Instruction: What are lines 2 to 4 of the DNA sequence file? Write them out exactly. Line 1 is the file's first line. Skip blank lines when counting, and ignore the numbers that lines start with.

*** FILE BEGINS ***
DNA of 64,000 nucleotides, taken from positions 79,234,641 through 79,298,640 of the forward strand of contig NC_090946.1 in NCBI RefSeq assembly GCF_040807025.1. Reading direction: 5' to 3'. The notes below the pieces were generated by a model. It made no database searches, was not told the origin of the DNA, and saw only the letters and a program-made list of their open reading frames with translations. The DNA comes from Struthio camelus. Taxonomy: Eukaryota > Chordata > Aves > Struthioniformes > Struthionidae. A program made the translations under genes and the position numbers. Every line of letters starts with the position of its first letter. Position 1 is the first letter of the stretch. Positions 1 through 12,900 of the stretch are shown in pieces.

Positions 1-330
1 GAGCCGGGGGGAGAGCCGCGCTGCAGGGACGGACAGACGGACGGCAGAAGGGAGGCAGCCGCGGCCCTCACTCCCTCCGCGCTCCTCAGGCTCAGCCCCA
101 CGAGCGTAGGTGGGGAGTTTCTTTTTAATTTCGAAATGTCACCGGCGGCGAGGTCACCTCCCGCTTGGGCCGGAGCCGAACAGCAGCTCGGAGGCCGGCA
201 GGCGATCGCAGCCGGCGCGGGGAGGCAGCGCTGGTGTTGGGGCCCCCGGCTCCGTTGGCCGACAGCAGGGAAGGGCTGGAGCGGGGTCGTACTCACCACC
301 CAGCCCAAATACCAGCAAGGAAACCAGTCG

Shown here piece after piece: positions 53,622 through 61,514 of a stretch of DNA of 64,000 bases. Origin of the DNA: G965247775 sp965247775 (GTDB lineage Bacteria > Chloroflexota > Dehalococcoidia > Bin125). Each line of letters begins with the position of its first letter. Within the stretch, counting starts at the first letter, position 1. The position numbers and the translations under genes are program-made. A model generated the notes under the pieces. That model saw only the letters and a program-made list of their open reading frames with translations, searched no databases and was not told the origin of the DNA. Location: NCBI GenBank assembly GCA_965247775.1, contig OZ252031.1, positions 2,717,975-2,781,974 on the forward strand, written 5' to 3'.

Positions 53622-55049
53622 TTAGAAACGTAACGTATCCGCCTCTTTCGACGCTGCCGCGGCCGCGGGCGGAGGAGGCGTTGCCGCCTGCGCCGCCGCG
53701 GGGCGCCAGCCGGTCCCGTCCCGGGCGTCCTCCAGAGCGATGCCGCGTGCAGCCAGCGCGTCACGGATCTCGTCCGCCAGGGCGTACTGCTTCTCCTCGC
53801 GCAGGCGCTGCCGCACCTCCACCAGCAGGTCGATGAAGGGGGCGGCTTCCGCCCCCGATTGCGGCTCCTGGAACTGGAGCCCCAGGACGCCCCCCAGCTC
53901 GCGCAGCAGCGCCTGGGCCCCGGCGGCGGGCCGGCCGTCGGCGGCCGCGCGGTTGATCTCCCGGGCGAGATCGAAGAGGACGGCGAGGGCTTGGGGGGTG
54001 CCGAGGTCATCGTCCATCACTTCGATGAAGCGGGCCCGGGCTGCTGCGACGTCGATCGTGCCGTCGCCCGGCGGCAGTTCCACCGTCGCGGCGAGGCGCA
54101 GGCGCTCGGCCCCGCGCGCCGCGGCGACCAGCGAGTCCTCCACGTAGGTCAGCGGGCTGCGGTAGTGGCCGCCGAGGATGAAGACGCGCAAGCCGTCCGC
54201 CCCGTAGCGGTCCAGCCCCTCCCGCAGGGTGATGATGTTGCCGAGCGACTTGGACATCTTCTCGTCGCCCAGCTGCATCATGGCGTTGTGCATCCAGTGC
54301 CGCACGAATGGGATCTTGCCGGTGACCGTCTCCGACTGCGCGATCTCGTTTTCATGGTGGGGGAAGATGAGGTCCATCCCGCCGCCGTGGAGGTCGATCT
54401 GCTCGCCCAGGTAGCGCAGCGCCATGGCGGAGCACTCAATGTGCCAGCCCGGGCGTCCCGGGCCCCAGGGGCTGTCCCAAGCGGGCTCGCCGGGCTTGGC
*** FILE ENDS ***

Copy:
Positions 1-330
1 GAGCCGGGGGGAGAGCCGCGCTGCAGGGACGGACAGACGGACGGCAGAAGGGAGGCAGCCGCGGCCCTCACTCCCTCCGCGCTCCTCAGGCTCAGCCCCA
101 CGAGCGTAGGTGGGGAGTTTCTTTTTAATTTCGAAATGTCACCGGCGGCGAGGTCACCTCCCGCTTGGGCCGGAGCCGAACAGCAGCTCGGAGGCCGGCA